The Schloss Nörvenich was established in around 1400 by Wilhelm von Vlatten and was remodeled on numerous occasions over the centuries.
In the 15th century, the property fell through marriage to Konrad Scheiffart von Merode-Bornheim. Wilhelm Scheiffart von Merode and his wife Agnes von Bylandt enlarged the house in the middle of the 16th century to the West Wing. At the end of the 16th century, the castle fell through marriage to Baron Johann Otto von Gymnich, whose family remained in possession of it until the 19th century. It then passed to Count Wolff-Metternich von Gymnich, and became known for a period as Schloss Gymnich.
Just before the Second World War, the schloss was taken over by non-aristocratic owners, and since that time it has repeatedly changed hands. The sculptor Rückriem lived and worked here from 1963 to 1971, and several Canalbums were recorded here in the late 1960s and early 1970s including Soundtracks and Tago Mago; the band moved out of the castle in late 1971. The building now houses the Museum of European Art.
In 1982, there were unearthed the remains of an earlier fortress dating to around 1350, and medieval pottery. This earlier structure is believed to have been demolished down to the foundation in 1400 to enable the construction of a new, larger building.
The current two-storey mansion dates to the 18th century, and stands on a high basement. It has a heavy tiled hipped roof and dormers and Gothic brickwork. Around 1950, the greater part of the roof collapsed, and the building underwent extensive restoration. A number of rooms feature richly designed stucco ceilings in the Regency style, with allegorical figures and the arms of the former aristocratic owners commonplace.References:
Château de Falaise is best known as a castle, where William the Conqueror, the son of Duke Robert of Normandy, was born in about 1028. William went on to conquer England and become king and possession of the castle descended through his heirs until the 13th century when it was captured by King Philip II of France. Possession of the castle changed hands several times during the Hundred Years' War. The castle was deserted during the 17th century. Since 1840 it has been protected as a monument historique.
The castle (12th–13th century), which overlooks the town from a high crag, was formerly the seat of the Dukes of Normandy. The construction was started on the site of an earlier castle in 1123 by Henry I of England, with the 'large keep' (grand donjon). Later was added the 'small keep' (petit donjon). The tower built in the first quarter of the 12th century contained a hall, chapel, and a room for the lord, but no small rooms for a complicated household arrangement; in this way, it was similar to towers at Corfe, Norwich, and Portchester, all in England. In 1202 Arthur I, Duke of Brittany was King John of England's nephew, was imprisoned in Falaise castle's keep. According to contemporaneous chronicler Ralph of Coggeshall, John ordered two of his servants to mutilate the duke. Hugh de Burgh was in charge of guarding Arthur and refused to let him be mutilated, but to demoralise Arthur's supporters was to announce his death. The circumstances of Arthur's death are unclear, though he probably died in 1203.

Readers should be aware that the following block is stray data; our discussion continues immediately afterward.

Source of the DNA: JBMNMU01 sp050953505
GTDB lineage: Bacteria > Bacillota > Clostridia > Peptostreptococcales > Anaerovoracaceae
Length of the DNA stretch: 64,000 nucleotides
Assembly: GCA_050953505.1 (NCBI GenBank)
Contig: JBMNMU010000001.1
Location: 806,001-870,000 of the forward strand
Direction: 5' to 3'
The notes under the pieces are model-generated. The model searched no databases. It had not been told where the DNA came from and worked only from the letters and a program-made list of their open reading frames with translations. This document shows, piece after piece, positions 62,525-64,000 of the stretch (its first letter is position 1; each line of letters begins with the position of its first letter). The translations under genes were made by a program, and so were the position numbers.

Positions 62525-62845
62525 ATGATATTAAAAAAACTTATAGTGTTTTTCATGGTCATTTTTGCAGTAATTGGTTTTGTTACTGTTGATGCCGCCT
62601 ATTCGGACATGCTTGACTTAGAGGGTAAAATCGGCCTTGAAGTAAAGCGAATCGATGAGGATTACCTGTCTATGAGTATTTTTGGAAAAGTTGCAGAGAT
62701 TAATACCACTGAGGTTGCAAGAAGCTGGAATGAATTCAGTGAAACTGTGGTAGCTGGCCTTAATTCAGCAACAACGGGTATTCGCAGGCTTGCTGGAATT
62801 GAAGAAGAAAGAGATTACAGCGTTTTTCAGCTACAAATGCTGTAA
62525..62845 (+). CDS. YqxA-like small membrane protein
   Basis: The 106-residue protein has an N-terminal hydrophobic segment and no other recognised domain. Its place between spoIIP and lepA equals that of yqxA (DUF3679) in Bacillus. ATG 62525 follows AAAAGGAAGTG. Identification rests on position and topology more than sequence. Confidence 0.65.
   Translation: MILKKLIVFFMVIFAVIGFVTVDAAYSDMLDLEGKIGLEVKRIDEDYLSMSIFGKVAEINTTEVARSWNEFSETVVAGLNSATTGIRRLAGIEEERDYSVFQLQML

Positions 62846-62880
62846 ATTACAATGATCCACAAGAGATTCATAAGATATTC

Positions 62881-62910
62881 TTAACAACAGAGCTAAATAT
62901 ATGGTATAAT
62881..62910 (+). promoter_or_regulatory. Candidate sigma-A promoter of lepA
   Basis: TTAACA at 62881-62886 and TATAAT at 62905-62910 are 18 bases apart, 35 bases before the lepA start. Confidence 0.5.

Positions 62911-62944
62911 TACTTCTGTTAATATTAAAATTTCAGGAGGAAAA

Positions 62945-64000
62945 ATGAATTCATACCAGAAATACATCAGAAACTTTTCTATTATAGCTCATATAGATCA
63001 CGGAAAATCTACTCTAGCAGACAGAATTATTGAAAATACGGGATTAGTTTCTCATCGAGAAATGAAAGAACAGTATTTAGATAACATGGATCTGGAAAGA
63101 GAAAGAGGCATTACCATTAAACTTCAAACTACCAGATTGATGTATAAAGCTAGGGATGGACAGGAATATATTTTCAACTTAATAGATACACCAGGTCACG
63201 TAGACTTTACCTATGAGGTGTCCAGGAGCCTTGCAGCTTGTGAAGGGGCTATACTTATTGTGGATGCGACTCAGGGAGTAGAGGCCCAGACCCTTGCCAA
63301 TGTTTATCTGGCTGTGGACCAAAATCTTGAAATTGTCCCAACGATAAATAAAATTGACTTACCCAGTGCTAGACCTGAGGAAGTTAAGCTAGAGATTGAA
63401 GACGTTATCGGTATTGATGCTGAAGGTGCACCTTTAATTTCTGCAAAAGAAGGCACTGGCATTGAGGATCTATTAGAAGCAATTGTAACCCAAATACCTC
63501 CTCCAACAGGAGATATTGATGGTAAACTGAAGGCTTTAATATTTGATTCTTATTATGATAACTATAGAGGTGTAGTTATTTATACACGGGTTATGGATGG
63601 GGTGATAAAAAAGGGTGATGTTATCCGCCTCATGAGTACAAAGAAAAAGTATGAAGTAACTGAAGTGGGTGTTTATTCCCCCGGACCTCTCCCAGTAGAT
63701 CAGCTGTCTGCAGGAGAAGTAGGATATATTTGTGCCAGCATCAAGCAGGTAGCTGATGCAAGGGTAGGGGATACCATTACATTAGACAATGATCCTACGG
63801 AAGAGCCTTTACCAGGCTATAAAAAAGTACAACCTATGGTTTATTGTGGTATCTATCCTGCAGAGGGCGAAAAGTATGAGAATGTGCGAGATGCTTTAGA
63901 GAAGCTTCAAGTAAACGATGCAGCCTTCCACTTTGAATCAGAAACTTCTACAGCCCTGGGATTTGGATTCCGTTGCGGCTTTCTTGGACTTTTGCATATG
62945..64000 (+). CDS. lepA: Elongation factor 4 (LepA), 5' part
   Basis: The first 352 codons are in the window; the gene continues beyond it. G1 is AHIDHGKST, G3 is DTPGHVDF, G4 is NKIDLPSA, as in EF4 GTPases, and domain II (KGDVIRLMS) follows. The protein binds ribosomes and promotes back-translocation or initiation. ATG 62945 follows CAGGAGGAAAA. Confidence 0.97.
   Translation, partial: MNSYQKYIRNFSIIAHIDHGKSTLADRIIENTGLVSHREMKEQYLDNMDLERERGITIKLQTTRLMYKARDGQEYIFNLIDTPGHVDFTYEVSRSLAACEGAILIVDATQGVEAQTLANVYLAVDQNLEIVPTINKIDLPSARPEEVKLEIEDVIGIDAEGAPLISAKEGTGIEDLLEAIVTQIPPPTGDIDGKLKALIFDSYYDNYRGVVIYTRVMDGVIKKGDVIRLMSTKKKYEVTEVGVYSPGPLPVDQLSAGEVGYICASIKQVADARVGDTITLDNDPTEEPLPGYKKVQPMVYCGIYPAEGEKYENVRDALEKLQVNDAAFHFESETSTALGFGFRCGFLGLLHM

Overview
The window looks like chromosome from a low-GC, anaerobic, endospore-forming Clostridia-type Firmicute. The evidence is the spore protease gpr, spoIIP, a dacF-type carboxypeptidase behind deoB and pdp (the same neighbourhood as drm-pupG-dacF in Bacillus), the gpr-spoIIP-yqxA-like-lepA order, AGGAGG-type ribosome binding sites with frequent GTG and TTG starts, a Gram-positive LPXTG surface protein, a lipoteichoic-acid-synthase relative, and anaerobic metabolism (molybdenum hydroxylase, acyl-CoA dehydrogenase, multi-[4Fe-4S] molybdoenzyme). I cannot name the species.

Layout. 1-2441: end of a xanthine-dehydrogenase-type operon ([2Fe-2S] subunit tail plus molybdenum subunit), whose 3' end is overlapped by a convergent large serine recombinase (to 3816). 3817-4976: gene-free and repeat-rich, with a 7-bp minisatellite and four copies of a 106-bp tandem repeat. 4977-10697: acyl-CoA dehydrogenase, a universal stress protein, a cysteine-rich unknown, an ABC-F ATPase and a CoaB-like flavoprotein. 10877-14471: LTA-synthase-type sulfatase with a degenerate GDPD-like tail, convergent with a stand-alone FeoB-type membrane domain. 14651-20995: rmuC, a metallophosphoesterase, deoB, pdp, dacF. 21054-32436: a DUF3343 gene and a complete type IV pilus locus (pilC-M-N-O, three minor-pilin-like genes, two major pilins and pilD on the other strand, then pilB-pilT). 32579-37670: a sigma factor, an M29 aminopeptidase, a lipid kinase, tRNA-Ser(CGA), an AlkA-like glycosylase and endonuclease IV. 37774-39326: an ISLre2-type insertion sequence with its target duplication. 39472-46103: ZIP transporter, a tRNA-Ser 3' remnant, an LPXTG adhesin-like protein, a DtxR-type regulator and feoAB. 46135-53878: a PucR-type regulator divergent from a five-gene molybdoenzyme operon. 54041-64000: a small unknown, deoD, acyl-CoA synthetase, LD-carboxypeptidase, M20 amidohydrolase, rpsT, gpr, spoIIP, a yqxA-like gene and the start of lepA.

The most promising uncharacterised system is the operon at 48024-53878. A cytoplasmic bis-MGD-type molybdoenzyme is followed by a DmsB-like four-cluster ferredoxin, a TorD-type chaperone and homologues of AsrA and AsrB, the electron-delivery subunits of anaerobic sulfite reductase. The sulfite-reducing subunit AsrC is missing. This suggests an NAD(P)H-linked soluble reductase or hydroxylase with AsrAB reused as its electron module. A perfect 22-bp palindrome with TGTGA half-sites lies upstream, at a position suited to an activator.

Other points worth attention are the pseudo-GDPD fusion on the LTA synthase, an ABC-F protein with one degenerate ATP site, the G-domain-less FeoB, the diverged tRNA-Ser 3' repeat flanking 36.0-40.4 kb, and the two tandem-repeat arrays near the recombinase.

In about 1207, after having conquered Normandy, Philip II Augustus ordered the building of a new cylindrical keep. It was later named the Talbot Tower (Tour Talbot) after the English commander responsible for its repair during the Hundred Years' War. It is a tall round tower, similar design to the towers built at Gisors and the medieval Louvre.Possession of the castle changed hands several times during the Hundred Years' War. The castle was deserted during the 17th century. Since 1840, Château de Falaise has been recognised as a monument historique by the French Ministry of Culture.
A programme of restoration was carried out between 1870 and 1874. The castle suffered due to bombardment during the Second World War in the battle for the Falaise pocket in 1944, but the three keeps were unscathed.